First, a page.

Call out your numbers - The power of measurement

Together, we can change this data story…

Together, we can change this data story…

“Call out your numbers,” directed Michael McAfee, President and CEO of Policy Link. As leader of a national research and action institute striving to improve racial and economic equity, his words resonate deeply with the Spartanburg Academic Movement (SAM). SAM works to advance economic mobility, anchored in academic achievement… county-wide… cradle to career.  

“When SAM first formed in 2013, we knew we could not change what we did not measure. Spartanburg needed its numbers. As our work produces rich data, our task is sharing those data, building collective impact efforts, and improving outcomes for our community” says SAM Executive Director, Dr. John Stockwell.

McAfee’s challenge also meant “dig deeper“ and “be public.” SAM does just that.  Most recently, sharing never before seen data surrounding the post-secondary pathways Spartanburg County students have followed.

SAM commissioned a study from the National Student Clearinghouse, reports from which are providing vital data regarding post-secondary enrollment, persistence, and completion for Spartanburg County graduates dating back to the graduating class of 2013.  

Of Spartanburg County’s high school graduates enrolling in some form of post-secondary study, almost 80% are persisting from their freshman to sophomore years.  National data links persistence with high completion rates.

“This is a strong indication that something positive is happening in our schools. For students starting the post-secondary journey, they are doing so equipped to keep moving forward,” said Stockwell.

The study also shows us where Spartanburg County graduates are enrolling. The top 3 schools for post-secondary enrollees is another bright spot. Spartanburg Community College, USC Upstate, and Spartanburg Methodist College have garnered the largest number of the County’s high school graduates. SAM’s existing partnership with these schools and a wide network of partners in local support agencies can be readily engaged in action to address achievement disparities demonstrated by the data.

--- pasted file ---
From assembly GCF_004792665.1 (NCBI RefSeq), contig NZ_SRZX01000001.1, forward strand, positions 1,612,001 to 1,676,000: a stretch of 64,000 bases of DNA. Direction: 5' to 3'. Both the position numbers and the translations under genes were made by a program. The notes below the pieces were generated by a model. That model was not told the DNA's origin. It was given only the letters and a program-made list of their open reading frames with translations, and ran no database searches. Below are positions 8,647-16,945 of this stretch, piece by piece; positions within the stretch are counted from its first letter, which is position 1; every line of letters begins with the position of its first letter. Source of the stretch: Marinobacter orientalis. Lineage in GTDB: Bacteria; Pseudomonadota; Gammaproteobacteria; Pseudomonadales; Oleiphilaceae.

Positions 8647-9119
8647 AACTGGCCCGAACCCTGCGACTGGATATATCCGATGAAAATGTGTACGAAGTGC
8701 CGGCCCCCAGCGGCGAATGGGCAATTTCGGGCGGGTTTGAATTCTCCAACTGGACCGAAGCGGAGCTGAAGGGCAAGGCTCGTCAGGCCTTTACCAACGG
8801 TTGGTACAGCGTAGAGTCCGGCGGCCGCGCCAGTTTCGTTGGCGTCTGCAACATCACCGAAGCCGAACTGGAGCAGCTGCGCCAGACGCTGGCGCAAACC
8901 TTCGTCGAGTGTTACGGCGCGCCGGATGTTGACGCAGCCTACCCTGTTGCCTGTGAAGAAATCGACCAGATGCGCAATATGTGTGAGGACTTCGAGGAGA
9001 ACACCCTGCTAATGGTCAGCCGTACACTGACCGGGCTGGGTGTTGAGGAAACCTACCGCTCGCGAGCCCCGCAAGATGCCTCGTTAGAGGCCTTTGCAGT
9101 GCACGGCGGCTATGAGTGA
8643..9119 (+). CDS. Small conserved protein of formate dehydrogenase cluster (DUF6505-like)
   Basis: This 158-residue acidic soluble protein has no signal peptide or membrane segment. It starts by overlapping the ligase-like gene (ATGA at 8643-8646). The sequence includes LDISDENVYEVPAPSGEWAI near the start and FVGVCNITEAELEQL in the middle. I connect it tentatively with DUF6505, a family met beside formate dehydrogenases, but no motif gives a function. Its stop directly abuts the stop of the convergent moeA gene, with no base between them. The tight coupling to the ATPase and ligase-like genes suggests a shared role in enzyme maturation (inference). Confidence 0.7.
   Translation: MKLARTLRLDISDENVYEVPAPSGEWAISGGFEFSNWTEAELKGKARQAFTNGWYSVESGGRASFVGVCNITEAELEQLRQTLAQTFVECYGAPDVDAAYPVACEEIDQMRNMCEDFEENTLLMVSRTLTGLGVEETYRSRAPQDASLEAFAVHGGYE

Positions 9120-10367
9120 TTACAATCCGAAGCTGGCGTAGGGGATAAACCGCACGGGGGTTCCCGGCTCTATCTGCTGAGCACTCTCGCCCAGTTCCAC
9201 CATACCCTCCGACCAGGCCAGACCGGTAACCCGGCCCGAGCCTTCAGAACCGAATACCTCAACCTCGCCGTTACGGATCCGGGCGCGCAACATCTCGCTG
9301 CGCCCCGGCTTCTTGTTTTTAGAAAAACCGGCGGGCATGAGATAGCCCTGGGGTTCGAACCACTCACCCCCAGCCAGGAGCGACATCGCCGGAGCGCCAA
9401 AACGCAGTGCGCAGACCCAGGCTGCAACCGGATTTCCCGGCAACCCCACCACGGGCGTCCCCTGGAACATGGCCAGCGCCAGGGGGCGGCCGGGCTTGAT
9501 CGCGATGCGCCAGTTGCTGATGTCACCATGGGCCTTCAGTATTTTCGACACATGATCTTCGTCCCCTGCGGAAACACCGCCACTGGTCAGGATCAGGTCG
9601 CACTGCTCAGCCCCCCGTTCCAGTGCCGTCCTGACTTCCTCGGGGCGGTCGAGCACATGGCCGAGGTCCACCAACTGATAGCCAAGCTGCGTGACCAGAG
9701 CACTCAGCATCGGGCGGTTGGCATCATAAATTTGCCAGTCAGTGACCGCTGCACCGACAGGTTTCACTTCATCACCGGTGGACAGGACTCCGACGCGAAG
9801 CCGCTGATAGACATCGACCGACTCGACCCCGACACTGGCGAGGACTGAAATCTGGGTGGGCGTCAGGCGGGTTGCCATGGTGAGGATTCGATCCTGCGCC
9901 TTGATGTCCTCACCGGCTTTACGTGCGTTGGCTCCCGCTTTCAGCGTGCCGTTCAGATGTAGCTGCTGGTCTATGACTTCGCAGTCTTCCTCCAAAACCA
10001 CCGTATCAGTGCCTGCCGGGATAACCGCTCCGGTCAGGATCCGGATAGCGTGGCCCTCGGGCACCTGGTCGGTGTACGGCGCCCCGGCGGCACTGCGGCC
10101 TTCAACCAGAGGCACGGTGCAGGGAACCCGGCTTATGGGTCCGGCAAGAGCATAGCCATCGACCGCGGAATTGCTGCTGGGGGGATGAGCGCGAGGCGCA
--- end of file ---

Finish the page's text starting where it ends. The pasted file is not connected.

Where students have indicated an intent to go on to college at a rate of about 80% county-wide, the reality is that only 62% are actually enrolling. That difference, known as “Summer Melt,” serves as a call to action.  County-wide melt in 2013 was at 8.5% while melt in 2017 was 17%. Translating percentages into lives impacted is the deeper story. That means 239 students in 2013, 519 students in 2017, and over the five year study period, 1,922 students actually told someone they intended to go to college...but did not actually enroll.

Reasons for the melt vary, another area of SAM research. However, as analysis continues, school leaders both in high schools and colleges are responding to the data, brainstorming how to change the story for 2019 high school grads who have yet to turn their tassels.

As Director of College and Career Readiness at SAM, Meghan Smith, is leading the work to respond to these new data. She and Beth Thompson, SAM’s Director of Continuous Improvement, have been presenting reports to school district leaders, high school principals and counselors across the County.  

“Spartanburg’s education leaders are committed to using this information to improve enrollment and reduce melt,” said Smith. “These are numbers they’ve never had access to before. It’s been inspiring to see their passion for action as we’ve presented the data.”

Efforts to share data with faith leaders and new community partners is being led by Savannah Ray, SAM’s Director of Educational Engagement and Partnerships. The response has been positive.